Article

The Deaf Strong Hospital Program: A Model of Diversity and Inclusion Training for First-Year Medical Students

Dr. Thew is a preventive cardiology fellow, Department of Community and Preventive Medicine, University of Rochester School of Medicine and Dentistry, Rochester, New York. Dr. Smith is assistant professor, Department of Community and Preventive Medicine, University of Rochester School of Medicine and Dentistry, Rochester, New York. Dr. Chang is a graduate, University of Rochester School of Medicine and Dentistry, Rochester, New York. Mr. Starr is administrator and community liaison, National Center for Deaf Health Research, University of Rochester School of Medicine and Dentistry, Rochester, New York.
Academic medicine: journal of the Association of American Medical Colleges (Impact Factor: 3.47). 09/2012; 87(11). DOI: 10.1097/ACM.0b013e31826d322d
Source: PubMed

ABSTRACT Recent research indicates that the cultural competence training students receive during medical school might not adequately address the issues that arise when caring for patients of different cultures. Because of their unique communication, linguistic, and cultural issues, incorporating deaf people who use sign language into cultural competence education at medical schools might help to bridge this gap in cross-cultural education. The Deaf Strong Hospital (DSH) program at the University of Rochester School of Medicine and Dentistry, started in 1998, exposes first-year medical students to the issues that are relevant to providing effective patient care and to establishing multicultural sensitivity early in their medical education. Because medical students better acquire cross-cultural competence through hands-on experience rather than through lectures, the DSH program, which includes a role-reversal exercise in which medical students play the role of the patients, provides such a model for other medical schools and health care training centers to use in teaching future health care providers how to address the relevant cultural, linguistic, and communication needs of both their deaf patients and their non-English-speaking patients. This article describes the DSH program curriculum, shares findings from both medical students' short-term and long-term postprogram evaluations, and provides a framework for the implementation of a broader cultural and linguistic sensitivity training program specific to working with and improving the quality of health care among deaf people.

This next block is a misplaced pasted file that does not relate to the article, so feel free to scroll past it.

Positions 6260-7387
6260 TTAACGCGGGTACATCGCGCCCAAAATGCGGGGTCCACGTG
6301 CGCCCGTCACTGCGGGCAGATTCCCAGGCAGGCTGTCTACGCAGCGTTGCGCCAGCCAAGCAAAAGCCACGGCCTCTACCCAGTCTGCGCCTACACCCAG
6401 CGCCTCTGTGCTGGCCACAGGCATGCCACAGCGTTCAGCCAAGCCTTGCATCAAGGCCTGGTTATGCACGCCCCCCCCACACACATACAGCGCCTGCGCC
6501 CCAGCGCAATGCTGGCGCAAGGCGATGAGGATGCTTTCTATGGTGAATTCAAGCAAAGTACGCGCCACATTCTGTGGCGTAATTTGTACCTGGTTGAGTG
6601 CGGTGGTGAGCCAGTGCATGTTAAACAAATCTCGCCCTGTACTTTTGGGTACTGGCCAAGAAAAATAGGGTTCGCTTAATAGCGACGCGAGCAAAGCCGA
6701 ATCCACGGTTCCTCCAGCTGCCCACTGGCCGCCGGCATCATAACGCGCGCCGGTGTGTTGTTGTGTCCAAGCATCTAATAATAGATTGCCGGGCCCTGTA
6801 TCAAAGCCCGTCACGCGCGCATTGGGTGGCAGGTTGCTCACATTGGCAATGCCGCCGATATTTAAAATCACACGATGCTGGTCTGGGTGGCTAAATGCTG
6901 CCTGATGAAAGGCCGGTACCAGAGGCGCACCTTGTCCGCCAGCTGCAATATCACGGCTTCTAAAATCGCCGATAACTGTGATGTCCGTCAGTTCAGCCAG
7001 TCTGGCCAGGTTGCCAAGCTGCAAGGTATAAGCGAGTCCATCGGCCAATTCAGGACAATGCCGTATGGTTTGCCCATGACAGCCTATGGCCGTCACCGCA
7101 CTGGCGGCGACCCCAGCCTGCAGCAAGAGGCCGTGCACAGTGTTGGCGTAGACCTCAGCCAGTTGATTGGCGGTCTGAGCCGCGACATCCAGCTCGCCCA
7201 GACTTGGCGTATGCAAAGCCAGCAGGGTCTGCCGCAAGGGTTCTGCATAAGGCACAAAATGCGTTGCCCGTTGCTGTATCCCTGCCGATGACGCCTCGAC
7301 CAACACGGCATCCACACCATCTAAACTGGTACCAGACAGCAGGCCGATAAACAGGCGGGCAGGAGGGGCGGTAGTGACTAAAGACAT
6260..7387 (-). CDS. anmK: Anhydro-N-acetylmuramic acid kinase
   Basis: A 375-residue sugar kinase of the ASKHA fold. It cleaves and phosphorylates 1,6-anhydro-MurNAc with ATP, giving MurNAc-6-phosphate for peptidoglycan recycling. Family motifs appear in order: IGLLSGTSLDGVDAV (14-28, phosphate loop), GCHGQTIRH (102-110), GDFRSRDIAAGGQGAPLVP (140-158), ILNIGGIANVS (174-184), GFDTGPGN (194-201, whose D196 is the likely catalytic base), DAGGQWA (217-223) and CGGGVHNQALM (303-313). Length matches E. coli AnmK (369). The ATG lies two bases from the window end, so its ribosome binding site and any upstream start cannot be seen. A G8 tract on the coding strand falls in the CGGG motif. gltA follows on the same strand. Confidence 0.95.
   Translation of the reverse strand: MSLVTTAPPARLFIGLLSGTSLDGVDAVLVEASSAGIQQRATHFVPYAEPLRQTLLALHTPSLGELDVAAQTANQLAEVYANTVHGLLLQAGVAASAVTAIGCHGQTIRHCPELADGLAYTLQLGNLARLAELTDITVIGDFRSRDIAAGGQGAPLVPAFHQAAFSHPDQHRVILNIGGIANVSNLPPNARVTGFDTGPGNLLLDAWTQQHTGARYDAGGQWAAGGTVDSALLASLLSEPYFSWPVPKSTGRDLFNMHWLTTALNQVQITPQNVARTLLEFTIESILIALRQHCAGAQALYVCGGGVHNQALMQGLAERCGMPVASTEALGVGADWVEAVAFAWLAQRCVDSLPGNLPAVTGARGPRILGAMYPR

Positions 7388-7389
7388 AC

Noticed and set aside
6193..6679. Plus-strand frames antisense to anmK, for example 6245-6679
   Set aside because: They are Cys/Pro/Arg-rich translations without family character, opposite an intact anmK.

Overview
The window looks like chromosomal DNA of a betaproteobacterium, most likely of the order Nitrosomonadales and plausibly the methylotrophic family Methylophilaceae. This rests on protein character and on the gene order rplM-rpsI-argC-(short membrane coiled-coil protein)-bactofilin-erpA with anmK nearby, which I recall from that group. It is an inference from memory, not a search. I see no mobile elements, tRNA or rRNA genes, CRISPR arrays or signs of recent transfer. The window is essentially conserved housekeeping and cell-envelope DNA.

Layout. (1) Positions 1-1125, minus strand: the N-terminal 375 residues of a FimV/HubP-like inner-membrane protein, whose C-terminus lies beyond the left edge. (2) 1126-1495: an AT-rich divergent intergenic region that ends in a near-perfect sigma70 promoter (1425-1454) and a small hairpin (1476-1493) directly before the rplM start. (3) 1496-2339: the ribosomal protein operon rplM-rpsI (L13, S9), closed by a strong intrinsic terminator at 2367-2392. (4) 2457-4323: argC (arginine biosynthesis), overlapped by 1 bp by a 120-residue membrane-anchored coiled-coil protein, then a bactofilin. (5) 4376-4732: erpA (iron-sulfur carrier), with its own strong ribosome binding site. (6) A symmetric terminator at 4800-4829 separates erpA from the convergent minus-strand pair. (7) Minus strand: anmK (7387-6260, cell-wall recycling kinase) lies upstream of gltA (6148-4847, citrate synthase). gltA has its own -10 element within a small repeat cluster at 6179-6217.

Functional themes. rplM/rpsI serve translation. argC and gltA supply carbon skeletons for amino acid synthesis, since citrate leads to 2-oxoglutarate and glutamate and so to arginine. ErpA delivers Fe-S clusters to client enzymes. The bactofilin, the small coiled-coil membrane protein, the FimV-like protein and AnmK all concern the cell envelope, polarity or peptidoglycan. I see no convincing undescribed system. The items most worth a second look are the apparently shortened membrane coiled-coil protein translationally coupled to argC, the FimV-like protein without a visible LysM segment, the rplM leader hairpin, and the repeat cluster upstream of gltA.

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Available from: Denise Thew, Aug 19, 2014
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